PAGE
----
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Mechanical Engineering. 2019;141(07):28-33. doi:10.1115/1.2019-JUL1.
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On the 50th anniversary of Apollo 11, engineers across the country are reflecting on what turned out for many to be the most important, memorable, and influential job they’ve held throughout long and satisfying careers. A number of them who worked on the Lunar Module recall the can-do spirit and sense of urgency that drove them to achieve an engineering milestone.

Topics: Engineers , Astronauts
Commentary by Dr. Valentin Fuster
Mechanical Engineering. 2019;141(07):36-41. doi:10.1115/1.2019-JUL2.
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When President John F. Kennedy set the goal for landing astronauts on the Moon, NASA was an organization less than three years old and had achieved only 15 minutes of human spaceflight experience. Some experts doubted Kennedy’s aggressive timeline could be met—but not NASA’s young technical workforce. Those engineers would engineers would confront hundreds of technical challenges in the years leading to the Apollo 11 lunar landing. This article tells some of those stories.

Commentary by Dr. Valentin Fuster
Mechanical Engineering. 2019;141(07):48-53. doi:10.1115/1.2019-JUL3.
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The United States space program has been without a launch vehicle for human spaceflight since 2011. That was when the space shuttle Atlantis returned on its final flight. Since then, NASA has relied on the Russian Soyuz spacecraft to take its astronauts to the International Space Station. However, if all goes to plan this could soon change, as two private companies are working with NASA to launch the first astronauts into orbit. The companies, SpaceX and Boeing, are building crew capsules and rockets, designing space suits, and training astronauts to fly these new vehicles into space.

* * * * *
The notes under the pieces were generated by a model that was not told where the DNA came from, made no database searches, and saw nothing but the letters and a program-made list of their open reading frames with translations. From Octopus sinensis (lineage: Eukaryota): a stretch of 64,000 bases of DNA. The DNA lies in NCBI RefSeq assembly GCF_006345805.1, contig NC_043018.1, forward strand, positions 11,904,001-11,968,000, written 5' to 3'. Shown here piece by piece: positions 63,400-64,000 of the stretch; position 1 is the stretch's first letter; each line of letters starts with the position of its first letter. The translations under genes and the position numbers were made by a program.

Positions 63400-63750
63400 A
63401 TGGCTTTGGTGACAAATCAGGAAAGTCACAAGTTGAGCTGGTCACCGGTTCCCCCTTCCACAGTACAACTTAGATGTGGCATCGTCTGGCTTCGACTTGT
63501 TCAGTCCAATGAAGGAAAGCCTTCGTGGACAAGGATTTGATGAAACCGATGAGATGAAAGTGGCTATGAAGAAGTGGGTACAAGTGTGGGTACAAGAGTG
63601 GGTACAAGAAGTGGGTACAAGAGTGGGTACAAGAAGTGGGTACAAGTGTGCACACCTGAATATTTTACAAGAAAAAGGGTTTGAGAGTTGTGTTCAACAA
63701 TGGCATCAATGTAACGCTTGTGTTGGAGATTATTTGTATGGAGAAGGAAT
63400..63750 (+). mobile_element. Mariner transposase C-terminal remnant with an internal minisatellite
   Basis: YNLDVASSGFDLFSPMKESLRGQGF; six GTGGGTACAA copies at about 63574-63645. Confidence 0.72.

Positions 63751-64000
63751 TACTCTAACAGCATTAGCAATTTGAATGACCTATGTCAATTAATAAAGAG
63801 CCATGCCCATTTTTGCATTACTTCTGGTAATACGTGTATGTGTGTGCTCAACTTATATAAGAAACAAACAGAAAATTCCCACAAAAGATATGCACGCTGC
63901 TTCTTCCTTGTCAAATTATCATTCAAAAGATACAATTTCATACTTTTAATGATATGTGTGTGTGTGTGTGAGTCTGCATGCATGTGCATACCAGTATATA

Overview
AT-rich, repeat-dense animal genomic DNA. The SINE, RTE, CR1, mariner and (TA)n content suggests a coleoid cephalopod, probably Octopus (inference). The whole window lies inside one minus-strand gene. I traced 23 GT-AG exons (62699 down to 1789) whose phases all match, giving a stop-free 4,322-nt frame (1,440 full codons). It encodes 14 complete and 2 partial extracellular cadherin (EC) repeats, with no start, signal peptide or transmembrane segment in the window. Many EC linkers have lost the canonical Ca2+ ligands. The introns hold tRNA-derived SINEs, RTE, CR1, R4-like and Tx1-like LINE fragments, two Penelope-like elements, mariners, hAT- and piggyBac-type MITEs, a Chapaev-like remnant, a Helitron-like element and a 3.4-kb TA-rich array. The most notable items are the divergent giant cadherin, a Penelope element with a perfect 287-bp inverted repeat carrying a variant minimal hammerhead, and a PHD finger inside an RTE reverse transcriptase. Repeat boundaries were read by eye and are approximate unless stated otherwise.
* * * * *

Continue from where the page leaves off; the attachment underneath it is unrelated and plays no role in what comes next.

Commentary by Dr. Valentin Fuster
Mechanical Engineering. 2019;141(07):54-59. doi:10.1115/1.2019-JUL4.
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Despite the popular belief that space is peaceful, the military has always had a large, but often hidden, role. Today, however, space is far more crowded and more economically and militarily valuable. That means more diverging objectives, opposing interests, and even open conflicts. This is especially true when modern militaries depend on satellites to communicate with remote forces and target drone and smart bomb strikes. Defending that capability—and knocking out the military networks other nations depend upon—becomes essential.

Commentary by Dr. Valentin Fuster
Mechanical Engineering. 2019;141(07):60-65. doi:10.1115/1.2019-JUL5.
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The Moon landing in 1969 was a cause for worldwide awe, by the 500th anniversary in 2469 space technologies may be so commonplace and so critical to human society that it will be impossible for anyone alive to fully appreciate the triumph. This article looks at technologies such as space elevators, power satellites, and rotating space settlements--both in their current state of development and their future potential.

Commentary by Dr. Valentin Fuster

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